Microsoft System Center Gets First Semi-Annual Release

Microsoft's data center monitoring and management solution gets its first semi-annual release with a big push to improve Virtual Machine Manager.

Microsoft cloud

Microsoft has made its latest version of System Center, its data center monitoring and management toolset, generally available. And with the release of System Center 1801, administrators who are familiar with the numbering scheme used in System Center 2016 and previous versions will have to get accustomed to a new one.

Microsoft announced in November 2017 that System Center was joining Windows 10, Windows Server and Office by following a semi-annual release schedule. Gone are year-based releases, so users shouldn't expect a System Center 2018 or 2019 release.

Instead, the Redmond, Wash., software giant plans to issue major feature updates twice a year, each marked by four-digit version numbers that represent a targeted release date, give or take a month. The first two numbers represent a year and the last two numbers pertain to a month, or in the case of System Center version 1801, January 2018.

In its first semi-annual release, System Center's Virtual Machine Manager component bows in with several new capabilities, according to Bala Rajagopalan, principal group program manager of System Center at Microsoft.

"Customers can now set up nested virtualization, software load balancer configuration, and storage QoS [quality of service] configuration and policy, as well as migrate VMware UEFI VM to Hyper-V VM," stated Rajagopalan in a blog post. "In addition to supporting Windows Server, version 1709, we have added support for host monitoring, host management, fall back HGS [Host Guardian Service], configuration of encrypted SDN virtual network, Shielded Linux VMs on Hyper-V management, and backup capabilities."

Also new to Virtual Machine Manager is floating IP support for Software Load Balancer (SLB) guest clusters and seamless updates to non-domain host agents. The tool's Enhanced Session mode also now supports remote access to virtual machines.

System Center 1801 promises to make VMware backups more efficient and cost-effective, courtesy of Microsoft's updated Data Protection Manager component, added Rajagopalan. Using the company's Modern Backup Storage technology, users can expect their storage costs to fall by up to 50 percent.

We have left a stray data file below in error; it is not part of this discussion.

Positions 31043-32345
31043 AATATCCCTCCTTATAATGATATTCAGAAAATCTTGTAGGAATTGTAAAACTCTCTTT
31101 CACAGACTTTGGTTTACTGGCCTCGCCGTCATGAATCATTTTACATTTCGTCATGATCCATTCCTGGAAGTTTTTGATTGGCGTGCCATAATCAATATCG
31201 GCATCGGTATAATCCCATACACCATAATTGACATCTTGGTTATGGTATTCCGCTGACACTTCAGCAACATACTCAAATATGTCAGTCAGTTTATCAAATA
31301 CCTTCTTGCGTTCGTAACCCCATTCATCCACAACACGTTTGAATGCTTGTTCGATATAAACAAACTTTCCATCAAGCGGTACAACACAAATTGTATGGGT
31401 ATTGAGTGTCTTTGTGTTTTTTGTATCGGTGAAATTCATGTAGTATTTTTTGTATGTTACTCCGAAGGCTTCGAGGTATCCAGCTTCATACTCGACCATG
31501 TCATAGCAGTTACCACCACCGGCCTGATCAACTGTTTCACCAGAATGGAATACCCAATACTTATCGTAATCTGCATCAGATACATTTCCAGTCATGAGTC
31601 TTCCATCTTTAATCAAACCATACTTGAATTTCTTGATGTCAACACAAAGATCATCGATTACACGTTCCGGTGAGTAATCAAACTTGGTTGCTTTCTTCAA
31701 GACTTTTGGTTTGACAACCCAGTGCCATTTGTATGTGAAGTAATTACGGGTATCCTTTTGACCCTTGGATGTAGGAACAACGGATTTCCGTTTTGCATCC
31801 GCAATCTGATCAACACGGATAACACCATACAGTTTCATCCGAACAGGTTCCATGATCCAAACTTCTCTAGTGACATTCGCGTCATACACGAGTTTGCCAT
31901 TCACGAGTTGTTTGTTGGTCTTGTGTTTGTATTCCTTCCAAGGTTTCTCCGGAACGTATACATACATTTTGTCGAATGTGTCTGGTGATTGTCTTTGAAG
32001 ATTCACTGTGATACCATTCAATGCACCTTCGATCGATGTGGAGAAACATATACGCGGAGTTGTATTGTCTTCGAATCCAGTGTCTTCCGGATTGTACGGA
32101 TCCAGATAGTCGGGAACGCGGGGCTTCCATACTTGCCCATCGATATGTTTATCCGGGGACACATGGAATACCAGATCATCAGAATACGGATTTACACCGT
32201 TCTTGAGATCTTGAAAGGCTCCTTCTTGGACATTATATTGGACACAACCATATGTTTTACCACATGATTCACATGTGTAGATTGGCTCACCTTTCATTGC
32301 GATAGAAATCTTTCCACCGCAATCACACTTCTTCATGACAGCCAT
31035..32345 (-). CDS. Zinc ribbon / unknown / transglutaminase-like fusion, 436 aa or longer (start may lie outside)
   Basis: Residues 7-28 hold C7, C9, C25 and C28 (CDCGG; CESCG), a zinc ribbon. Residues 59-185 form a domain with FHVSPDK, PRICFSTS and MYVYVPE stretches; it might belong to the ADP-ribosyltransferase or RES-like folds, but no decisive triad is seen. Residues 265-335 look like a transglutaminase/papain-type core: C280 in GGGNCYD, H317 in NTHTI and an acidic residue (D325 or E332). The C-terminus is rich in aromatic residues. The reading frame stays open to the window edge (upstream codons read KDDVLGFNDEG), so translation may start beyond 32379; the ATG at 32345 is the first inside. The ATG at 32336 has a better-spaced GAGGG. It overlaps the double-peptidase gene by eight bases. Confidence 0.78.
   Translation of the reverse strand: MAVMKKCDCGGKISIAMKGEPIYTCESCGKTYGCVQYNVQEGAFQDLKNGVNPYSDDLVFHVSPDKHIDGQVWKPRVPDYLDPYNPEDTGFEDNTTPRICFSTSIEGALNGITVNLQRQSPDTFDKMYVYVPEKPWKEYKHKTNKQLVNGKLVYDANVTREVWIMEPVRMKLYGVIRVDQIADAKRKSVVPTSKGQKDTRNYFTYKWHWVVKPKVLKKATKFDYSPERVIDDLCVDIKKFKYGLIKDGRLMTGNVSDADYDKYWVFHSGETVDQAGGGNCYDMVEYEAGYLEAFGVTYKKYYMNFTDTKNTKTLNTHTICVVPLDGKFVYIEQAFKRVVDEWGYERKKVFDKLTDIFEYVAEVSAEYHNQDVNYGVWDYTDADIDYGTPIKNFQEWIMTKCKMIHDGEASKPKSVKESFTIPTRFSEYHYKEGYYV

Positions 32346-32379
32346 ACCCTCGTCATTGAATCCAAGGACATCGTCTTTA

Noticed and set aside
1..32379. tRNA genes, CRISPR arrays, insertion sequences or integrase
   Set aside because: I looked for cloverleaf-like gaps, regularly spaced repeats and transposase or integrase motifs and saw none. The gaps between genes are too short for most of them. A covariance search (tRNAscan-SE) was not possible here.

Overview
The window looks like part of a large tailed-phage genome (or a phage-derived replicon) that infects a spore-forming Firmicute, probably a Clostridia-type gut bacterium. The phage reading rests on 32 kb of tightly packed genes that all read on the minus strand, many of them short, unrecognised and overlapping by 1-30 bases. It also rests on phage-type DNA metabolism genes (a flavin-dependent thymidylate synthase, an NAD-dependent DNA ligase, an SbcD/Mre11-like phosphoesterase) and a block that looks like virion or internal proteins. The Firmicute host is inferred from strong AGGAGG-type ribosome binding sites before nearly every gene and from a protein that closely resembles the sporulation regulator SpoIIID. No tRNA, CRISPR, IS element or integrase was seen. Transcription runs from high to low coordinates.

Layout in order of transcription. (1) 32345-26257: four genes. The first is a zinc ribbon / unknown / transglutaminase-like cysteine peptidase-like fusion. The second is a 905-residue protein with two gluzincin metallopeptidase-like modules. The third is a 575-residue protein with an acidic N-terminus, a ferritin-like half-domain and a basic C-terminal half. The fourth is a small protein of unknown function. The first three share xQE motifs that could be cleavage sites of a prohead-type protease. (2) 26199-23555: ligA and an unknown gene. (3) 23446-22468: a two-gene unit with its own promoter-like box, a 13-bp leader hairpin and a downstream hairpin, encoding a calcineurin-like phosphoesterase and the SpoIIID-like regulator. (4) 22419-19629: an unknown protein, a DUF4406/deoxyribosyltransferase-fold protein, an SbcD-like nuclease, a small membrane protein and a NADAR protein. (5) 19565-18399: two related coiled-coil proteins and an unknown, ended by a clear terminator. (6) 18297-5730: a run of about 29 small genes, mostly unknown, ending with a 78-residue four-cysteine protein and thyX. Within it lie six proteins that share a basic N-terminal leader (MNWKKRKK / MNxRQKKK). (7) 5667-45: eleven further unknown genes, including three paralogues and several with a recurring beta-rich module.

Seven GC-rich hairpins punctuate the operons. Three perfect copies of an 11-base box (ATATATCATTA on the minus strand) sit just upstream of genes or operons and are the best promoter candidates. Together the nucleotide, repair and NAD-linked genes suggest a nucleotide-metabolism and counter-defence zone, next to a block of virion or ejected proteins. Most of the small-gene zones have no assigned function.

In System Center Operations Manager, users will find a customizable Linux agent based on the FluentD data collector project from the Cloud Native Computing Foundation. The update bridges the gap between Windows Server and Linux log file monitoring, claimed Rajagopalan. In addition, Operations Manager's web console has been ported to HTML5, a move that improves browser compatibility and delivers a better overall user experience, he said.

Users seeking third-party Management Packs that extend System Center will have an easier time finding solutions that fit their needs, added the Microsoft executive.

The Update and Recommendation feature, first introduced in System Center Operations Manager 2016, initially supported Management Packs from Microsoft. Now, it supports a number of Management Packs from external partners, including Calcomp, NiCE and Opslogix. System Center Operations Manager also features an improved user interface and support for the Kerberos network authentication protocol.

In hybrid-cloud implementations, System Center Operations Manager includes an Azure Service Map integration that enables users to map out application, network and server dependencies for diagnostic purposes. Users can also now manage Azure Resource Manager virtual machines, Azure Active Directory and resources in "special" Azure cloud data centers (U.S. government, China and Germany) using a Virtual Machine Manager add-in.

Pedro Hernandez

Pedro Hernandez

Pedro Hernandez is a contributor to eWEEK and the IT Business Edge Network, the network for technology professionals. Previously, he served as a managing editor for the network of...